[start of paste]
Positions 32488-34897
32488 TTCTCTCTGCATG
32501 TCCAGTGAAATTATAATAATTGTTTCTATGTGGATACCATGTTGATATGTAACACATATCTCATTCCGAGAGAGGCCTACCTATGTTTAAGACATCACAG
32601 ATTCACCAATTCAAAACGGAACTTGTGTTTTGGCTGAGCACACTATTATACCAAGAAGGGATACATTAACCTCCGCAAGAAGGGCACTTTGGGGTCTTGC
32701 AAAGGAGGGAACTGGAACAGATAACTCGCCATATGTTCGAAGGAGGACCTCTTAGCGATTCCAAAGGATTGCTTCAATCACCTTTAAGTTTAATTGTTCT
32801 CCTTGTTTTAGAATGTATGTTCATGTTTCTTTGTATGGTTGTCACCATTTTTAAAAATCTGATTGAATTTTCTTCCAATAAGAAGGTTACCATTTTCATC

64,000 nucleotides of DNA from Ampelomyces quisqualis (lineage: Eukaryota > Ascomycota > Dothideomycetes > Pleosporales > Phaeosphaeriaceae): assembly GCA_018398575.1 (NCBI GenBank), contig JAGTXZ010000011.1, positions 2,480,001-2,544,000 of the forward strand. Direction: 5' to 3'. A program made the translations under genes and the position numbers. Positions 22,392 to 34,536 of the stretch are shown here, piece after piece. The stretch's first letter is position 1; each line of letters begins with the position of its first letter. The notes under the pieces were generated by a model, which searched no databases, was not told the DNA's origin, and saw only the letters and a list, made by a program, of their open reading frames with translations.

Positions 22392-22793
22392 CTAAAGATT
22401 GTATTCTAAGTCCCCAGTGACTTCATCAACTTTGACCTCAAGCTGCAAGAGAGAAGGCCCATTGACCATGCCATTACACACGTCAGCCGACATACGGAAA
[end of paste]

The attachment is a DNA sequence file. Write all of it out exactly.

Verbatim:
Positions 32488-34897
32488 TTCTCTCTGCATG
32501 TCCAGTGAAATTATAATAATTGTTTCTATGTGGATACCATGTTGATATGTAACACATATCTCATTCCGAGAGAGGCCTACCTATGTTTAAGACATCACAG
32601 ATTCACCAATTCAAAACGGAACTTGTGTTTTGGCTGAGCACACTATTATACCAAGAAGGGATACATTAACCTCCGCAAGAAGGGCACTTTGGGGTCTTGC
32701 AAAGGAGGGAACTGGAACAGATAACTCGCCATATGTTCGAAGGAGGACCTCTTAGCGATTCCAAAGGATTGCTTCAATCACCTTTAAGTTTAATTGTTCT
32801 CCTTGTTTTAGAATGTATGTTCATGTTTCTTTGTATGGTTGTCACCATTTTTAAAAATCTGATTGAATTTTCTTCCAATAAGAAGGTTACCATTTTCATC

64,000 nucleotides of DNA from Ampelomyces quisqualis (lineage: Eukaryota > Ascomycota > Dothideomycetes > Pleosporales > Phaeosphaeriaceae): assembly GCA_018398575.1 (NCBI GenBank), contig JAGTXZ010000011.1, positions 2,480,001-2,544,000 of the forward strand. Direction: 5' to 3'. A program made the translations under genes and the position numbers. Positions 22,392 to 34,536 of the stretch are shown here, piece after piece. The stretch's first letter is position 1; each line of letters begins with the position of its first letter. The notes under the pieces were generated by a model, which searched no databases, was not told the DNA's origin, and saw only the letters and a list, made by a program, of their open reading frames with translations.

Positions 22392-22793
22392 CTAAAGATT
22401 GTATTCTAAGTCCCCAGTGACTTCATCAACTTTGACCTCAAGCTGCAAGAGAGAAGGCCCATTGACCATGCCATTACACACGTCAGCCGACATACGGAAA